Edward Bruce Garver, an architect and designer, known for his leadership in the Alcoholics Anonymous community, sense of fun and elegant taste, died Nov. 21 in the veterans hospital in Tuscon, Ariz. He was 78.
Mr. Garver, a graduate of Nichols School and Princeton University, earned his master's degree in architecture from the University of Pennsylvania and served as Buffalo's urban design coordinator in the early 1970s.
His career as an architect and designer continued in New York City, Newport, R.I., and Silicon Valley. In the Los Angeles area, he was known for designing two medical office buildings for health insurer Kaiser Permanente.
His Buffalo legacy includes rescuing five connected, brick, tenement-style houses on North Pearl Street. He bought them for little money just before they were to be torn down, remembers his niece Julia Garver.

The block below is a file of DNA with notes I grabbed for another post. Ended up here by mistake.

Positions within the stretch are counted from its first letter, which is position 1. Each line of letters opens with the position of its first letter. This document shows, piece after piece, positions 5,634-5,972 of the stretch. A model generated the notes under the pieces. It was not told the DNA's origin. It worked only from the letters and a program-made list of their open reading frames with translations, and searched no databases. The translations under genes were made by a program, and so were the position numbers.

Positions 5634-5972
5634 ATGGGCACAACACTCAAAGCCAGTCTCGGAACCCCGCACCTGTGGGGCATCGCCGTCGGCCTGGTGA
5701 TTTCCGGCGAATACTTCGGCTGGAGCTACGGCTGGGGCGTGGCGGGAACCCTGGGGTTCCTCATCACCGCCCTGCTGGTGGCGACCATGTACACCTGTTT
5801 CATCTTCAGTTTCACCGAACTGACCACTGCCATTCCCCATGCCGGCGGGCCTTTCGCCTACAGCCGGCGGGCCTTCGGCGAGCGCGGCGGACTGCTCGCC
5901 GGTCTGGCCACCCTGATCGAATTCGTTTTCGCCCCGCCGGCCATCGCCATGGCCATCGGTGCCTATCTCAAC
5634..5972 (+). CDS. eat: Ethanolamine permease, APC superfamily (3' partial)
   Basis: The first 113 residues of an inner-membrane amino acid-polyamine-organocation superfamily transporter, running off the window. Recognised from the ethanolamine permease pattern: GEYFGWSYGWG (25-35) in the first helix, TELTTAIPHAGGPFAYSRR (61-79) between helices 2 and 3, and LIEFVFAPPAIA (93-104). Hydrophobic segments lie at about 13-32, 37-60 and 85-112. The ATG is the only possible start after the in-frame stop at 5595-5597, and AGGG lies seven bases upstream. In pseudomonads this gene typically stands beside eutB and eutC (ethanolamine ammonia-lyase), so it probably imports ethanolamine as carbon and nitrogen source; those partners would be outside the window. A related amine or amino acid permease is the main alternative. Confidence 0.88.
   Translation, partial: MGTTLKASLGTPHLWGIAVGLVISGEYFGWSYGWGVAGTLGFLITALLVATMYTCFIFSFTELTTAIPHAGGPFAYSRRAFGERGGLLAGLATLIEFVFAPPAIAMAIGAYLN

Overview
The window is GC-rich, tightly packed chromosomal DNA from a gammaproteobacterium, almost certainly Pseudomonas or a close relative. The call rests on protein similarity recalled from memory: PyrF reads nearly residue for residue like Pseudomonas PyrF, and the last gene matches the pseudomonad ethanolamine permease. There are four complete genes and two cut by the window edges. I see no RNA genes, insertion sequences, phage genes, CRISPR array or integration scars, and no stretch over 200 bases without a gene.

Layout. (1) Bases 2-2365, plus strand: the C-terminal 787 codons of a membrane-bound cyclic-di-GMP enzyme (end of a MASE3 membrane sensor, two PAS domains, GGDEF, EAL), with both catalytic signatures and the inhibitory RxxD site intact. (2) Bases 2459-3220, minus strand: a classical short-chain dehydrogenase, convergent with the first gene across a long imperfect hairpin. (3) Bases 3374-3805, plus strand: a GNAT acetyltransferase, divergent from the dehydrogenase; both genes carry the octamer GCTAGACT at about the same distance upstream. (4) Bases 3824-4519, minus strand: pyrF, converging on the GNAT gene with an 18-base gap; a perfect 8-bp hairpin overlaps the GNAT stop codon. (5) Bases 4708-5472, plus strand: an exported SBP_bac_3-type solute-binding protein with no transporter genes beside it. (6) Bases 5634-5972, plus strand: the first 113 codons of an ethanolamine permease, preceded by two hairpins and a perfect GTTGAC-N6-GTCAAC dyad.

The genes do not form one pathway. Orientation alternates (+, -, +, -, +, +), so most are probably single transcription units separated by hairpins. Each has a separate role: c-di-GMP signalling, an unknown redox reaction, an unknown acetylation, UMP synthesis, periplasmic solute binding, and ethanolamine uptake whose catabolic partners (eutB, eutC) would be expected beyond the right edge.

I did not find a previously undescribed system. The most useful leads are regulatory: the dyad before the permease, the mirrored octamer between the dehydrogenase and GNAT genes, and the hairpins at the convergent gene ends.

The 1888 Romanesque buildings with intact porches under wrought-iron-trimmed archways were intended for gentlemen tenants but were neglected and filled with debris and stench when Mr. Garver began to renovate them in 1972.
In his retirement years, Mr. Garver focused his energy on the AA community, mentoring young men in sobriety. He was a member of the boards of directors of the Clare Foundation in Los Angeles and Cazenovia Recovery Systems in Buffalo, both major recovery centers in their respective cities.
Julia Garver remembers her uncle for warmth and a sense of humor that included his arrival from a trip to Mexico at Christmas. He had a huge basket filled with souvenirs, toys and trinkets, which he pulled out one by one and gave to his nieces and nephew.
"It was like Santa Claus," she said. "He made people comfortable. You always laughed around Bruce."
He is survived by his older brothers, Newton and Theodore.
A memorial service will be at 10 a.m. Dec. 27 in Forest Lawn Chapel.